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As a prospective Banker of the ripe old age of 18 years I had been engaged as what was then known as a "Night Clerk" (this was quite respectable) and had been told I was to go to the Acocks Green Branch. 

I arrived at Head Office (part of the Basement Offices of the Water Department) at 5pm, on 1st September 1919, and, despite the fact that I had been working on the transfer of the accounts from the old Corporation Savings Bank since May, I found the office full of strangers. I was told I was to go with Mr Kesterton, the Manager, to open Acocks Green Branch, and being young and innocent I did not realise what this meant until about an hour later. However, there was no time to reflect, as someone shouted “Acocks Green", and Mr Kesterton and I set off in a taxi with the ledger, signature book, cash book and a waste paper basket full of forms and odds and ends. 

We arrived at the premises, the old Worcestershire Police Station in the Village, near the School, and Mr Kesterton paid off the taxi. I stood on the pavement clutching the waste paper basket, and we stared at each other. Eventually remembering that I had been told we were to open the Branch, I broke the silence by saying, quite brightly, I thought, "Have you got the keys". Mr Kesterton's reply shook me pretty badly when he said "Ellison didn't say anything to me about keys". We tried the door. It was locked. We tried the yellow painted windows and one moved. Together we heaved, the window opened, and I climbed through. The door of the room was locked, but a search revealed a rusty screwdriver in a cupboard, and the lock was soon removed. Now I was in a corridor with prison cells on one side and another locked door. Off came the lock of the door, and Mr Kesterton walked in (time 6:10pm). He drew my attention to a tear in my trousers and generously provided a safety pin.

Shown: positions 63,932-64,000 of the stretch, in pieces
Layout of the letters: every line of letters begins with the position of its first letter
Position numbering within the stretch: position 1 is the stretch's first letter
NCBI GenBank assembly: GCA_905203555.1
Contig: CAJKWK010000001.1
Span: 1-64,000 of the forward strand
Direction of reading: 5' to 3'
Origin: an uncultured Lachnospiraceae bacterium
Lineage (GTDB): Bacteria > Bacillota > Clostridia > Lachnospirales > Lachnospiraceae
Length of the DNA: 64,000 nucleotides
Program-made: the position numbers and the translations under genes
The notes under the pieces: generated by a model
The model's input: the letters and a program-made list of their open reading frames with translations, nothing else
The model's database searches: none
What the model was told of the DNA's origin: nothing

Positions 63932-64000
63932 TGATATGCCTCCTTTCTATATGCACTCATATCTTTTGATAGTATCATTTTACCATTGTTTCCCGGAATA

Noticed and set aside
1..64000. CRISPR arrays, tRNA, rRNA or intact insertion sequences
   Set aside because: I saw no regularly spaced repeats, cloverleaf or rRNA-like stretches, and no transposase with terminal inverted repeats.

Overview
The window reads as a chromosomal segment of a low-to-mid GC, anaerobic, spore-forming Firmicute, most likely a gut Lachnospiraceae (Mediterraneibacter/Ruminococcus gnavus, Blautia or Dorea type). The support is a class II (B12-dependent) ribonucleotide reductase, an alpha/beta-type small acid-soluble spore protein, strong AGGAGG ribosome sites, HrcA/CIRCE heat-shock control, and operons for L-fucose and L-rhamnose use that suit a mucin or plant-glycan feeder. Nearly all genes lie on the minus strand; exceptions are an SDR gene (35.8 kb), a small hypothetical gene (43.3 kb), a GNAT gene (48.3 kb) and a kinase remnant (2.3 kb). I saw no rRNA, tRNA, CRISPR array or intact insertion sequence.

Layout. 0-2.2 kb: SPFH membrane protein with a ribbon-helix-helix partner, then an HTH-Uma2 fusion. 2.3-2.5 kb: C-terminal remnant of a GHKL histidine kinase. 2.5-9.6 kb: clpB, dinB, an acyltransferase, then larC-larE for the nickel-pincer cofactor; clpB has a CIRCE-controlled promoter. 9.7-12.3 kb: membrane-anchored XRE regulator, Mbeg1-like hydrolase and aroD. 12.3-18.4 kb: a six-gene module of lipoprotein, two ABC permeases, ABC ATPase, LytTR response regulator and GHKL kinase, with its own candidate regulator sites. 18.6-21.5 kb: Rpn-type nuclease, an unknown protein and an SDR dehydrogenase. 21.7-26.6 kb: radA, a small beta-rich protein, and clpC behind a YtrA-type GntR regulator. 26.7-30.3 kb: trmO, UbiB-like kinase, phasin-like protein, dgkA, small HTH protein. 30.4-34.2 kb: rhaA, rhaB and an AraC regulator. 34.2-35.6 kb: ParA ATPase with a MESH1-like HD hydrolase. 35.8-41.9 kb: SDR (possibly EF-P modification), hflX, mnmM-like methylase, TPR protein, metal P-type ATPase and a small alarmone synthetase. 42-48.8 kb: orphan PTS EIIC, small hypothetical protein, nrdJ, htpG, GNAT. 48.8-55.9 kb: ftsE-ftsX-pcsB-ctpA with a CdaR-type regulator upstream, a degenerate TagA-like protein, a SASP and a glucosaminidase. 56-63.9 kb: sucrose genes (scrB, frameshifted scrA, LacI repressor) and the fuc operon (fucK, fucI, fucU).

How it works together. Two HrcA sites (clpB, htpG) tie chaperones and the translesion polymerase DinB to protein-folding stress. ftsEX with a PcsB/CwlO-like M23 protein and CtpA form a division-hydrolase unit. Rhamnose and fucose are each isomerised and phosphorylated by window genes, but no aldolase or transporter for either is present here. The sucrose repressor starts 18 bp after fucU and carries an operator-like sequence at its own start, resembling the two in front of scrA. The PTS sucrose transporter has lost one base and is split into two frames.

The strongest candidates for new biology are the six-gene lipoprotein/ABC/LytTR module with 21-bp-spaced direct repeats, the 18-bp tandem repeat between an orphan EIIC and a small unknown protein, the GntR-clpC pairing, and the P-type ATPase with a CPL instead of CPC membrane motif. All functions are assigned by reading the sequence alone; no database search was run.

The premises were illuminated by one gas jet - we had five transactions that evening - one new account for £120 - big money in those days. 

At the close of business we locked the Safe, the Manager retired through the doors, I screwed on the locks, put out the gas and climbed through the window into the waiting arms of Mr Kesterton. 

The burglar Bankers pulled down the window, their evening’s work was done.

 

 
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Opening a Branch Bank in 1919

 

by Frank Whitehouse

 

Frank Whitehouse submitted some recollections of his career with the Bank as part of the Golden Jubilee celebrations in 1969 (see Memory 022). One of those recollections related to the Bank's first day of operations on September 1st 1919. In 1955, he had given more details of that day in an article written for the staff's News Letter, and his memories of that first day are reproduced below.